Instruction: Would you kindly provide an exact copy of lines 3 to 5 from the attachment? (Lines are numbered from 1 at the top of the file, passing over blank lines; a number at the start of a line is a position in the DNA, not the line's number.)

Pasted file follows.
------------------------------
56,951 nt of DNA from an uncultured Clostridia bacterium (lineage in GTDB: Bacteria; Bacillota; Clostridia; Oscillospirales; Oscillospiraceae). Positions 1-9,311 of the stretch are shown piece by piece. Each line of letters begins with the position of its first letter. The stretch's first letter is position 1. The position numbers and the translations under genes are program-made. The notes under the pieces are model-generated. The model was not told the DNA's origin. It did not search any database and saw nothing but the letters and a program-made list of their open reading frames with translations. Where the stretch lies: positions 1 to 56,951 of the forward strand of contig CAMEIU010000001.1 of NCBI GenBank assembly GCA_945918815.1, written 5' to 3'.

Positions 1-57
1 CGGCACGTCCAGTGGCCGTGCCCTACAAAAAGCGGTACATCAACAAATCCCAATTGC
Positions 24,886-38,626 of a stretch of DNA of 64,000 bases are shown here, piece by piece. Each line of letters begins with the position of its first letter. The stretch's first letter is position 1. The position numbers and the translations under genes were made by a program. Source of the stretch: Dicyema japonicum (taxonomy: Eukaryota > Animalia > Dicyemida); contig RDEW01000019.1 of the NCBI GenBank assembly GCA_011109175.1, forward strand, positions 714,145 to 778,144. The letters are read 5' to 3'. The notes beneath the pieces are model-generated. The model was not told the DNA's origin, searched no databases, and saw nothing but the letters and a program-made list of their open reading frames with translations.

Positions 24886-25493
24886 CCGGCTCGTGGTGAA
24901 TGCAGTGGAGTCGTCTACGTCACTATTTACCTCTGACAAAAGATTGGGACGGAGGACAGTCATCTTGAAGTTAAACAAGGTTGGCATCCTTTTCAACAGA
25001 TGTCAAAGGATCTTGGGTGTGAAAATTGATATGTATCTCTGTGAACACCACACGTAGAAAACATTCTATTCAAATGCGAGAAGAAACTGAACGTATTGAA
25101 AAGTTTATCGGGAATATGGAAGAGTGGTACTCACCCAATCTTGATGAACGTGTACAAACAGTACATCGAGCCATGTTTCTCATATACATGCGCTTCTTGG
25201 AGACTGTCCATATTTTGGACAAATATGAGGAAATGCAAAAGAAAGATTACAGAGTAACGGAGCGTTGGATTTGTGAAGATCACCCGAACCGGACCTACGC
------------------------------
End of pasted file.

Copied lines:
1 CGGCACGTCCAGTGGCCGTGCCCTACAAAAAGCGGTACATCAACAAATCCCAATTGC
Positions 24,886-38,626 of a stretch of DNA of 64,000 bases are shown here, piece by piece. Each line of letters begins with the position of its first letter. The stretch's first letter is position 1. The position numbers and the translations under genes were made by a program. Source of the stretch: Dicyema japonicum (taxonomy: Eukaryota > Animalia > Dicyemida); contig RDEW01000019.1 of the NCBI GenBank assembly GCA_011109175.1, forward strand, positions 714,145 to 778,144. The letters are read 5' to 3'. The notes beneath the pieces are model-generated. The model was not told the DNA's origin, searched no databases, and saw nothing but the letters and a program-made list of their open reading frames with translations.

Positions 24886-25493